Review: A Conversation with D’Angelo at Brooklyn Museum

Posted by The G on May 22, 2014 under Encounters with G, G Reviews | Read the First Comment

Photos by G.

D'Angelo

D’Angelo

One of the most reclusive figures in music came out of hiding last night on May 21, 2014 as the Red Bull Music Academy hosted “A Conversation with D’Angelo” at the Brooklyn Museum.  The auditorium was packed with fans, like me all who thought we’d finally get some of our questions answered – namely “WHERE THE HELL HAVE YOU BEEN FOR THE LAST 14 YEARS?!”

Nelson George and D'Angelo

Nelson George and D’Angelo

Music critic Nelson George moderated the conversation and it was super fascinating, even though extremely light on subjects such as the two solo albums D’Angelo has released over the last 20 years, 1995’s “Brown Sugar” (which was mentioned very briefly) and 2000’s “Voodoo” (which was discussed for much less time than D’Angelo’s first band – I.D.U. which stands for Intelligent, Deadly, Unique).  Name-checked during the conversation were Jesse Johnson, Alan Leeds, Prince and Questlove (who came up to the stage twice to help fill in D’Angelo’s stories).  It was also amusing that D’Angelo smoked cigarettes on stage inside the auditorium of a museum!  This is the second time I’ve seen someone smoke cigarettes near art (the first being Courtney Love).

D'Angelo and Questlove

D’Angelo and Questlove

The most fascinating fact of the night had nothing to do with D’Angelo’s music and instead it was about Sly Stone (of Sly and The Family Stone).  D’Angelo mentioned that he’s met with Sly and Sly’s played him some of the “vast amounts” of unreleased music that he’s consistently recorded over the years including Sly’s experimentation with Auto-Tune, but D’Angelo said that he takes the vocal enhancer to a whole new level of weirdness – and could we expect any less from Sly?  Will those Sly songs ever see the light of day?  We have no idea.  Will any new studio material from D’Angelo ever see the light of day?  We have no idea.  Though I thoroughly enjoyed watching the talk, I learned less about D’Angelo than is on his Wikipedia page, which was not just disappointing, but it left me scratching my head wondering why “the elephant in the room” (aka “why has there been no new music in 14 years aside from a surprise concert here and there over the years”) was not the focal point of this discussion.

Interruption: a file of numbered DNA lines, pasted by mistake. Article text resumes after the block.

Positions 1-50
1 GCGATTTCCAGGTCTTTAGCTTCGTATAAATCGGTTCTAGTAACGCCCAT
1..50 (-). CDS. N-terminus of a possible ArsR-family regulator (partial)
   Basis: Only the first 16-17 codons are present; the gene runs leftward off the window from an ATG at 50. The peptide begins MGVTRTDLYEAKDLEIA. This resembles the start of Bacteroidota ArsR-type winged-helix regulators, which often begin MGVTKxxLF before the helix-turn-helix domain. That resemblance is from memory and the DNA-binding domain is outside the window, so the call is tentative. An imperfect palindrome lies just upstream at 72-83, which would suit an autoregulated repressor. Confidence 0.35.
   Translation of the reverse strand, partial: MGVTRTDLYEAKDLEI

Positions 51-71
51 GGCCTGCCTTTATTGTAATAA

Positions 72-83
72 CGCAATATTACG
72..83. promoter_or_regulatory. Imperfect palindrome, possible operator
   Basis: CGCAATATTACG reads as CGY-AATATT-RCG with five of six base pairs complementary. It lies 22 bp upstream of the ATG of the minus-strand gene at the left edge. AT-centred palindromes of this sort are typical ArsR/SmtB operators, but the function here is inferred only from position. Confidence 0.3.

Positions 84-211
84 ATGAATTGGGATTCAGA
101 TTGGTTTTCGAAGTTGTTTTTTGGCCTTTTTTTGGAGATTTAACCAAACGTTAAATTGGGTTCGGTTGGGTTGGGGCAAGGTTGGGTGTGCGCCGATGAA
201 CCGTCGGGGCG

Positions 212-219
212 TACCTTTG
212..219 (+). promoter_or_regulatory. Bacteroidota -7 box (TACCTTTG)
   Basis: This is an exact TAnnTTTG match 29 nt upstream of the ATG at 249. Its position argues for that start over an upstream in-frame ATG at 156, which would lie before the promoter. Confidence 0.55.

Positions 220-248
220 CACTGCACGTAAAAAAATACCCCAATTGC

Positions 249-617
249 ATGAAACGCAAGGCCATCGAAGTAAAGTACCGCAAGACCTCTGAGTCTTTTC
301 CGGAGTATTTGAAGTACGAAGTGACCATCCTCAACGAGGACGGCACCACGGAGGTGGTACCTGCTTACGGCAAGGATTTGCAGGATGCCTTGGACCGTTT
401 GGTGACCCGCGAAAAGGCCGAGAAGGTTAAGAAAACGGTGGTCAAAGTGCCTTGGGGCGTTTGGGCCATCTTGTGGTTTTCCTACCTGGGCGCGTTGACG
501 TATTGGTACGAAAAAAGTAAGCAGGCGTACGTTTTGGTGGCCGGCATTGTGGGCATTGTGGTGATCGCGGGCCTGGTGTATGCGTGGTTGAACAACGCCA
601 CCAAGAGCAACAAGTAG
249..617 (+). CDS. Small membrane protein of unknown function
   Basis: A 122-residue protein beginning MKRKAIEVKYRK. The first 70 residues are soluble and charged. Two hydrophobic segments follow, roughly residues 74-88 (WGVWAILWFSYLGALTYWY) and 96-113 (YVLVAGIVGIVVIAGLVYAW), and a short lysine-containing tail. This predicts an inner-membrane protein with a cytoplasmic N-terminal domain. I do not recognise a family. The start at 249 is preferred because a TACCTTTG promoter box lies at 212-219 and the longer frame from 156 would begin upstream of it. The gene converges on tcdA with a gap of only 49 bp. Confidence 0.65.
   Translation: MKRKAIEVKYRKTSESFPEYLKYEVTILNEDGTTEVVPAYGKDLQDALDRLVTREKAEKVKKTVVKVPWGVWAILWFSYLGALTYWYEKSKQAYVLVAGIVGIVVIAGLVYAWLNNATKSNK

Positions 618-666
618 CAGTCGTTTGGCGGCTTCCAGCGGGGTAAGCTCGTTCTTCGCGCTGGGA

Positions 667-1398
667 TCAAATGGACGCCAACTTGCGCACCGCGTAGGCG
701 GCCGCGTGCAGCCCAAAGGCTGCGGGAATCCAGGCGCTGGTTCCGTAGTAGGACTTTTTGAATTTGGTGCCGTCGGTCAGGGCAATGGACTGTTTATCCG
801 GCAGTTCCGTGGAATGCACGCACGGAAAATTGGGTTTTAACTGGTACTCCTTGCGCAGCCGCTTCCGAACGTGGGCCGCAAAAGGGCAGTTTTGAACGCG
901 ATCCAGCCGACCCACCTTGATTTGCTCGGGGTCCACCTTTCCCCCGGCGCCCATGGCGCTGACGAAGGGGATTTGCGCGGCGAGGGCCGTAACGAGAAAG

Until there is new music, at least the world has the classic “Voodoo” and “Brown Sugar” albums to help us groove and make babies to.  Any time you want to release music, the world is ready, willing and waiting!

Apparently the conversation was streamed live over the internet and I am not sure if it will be archived for later viewing, so check Google.

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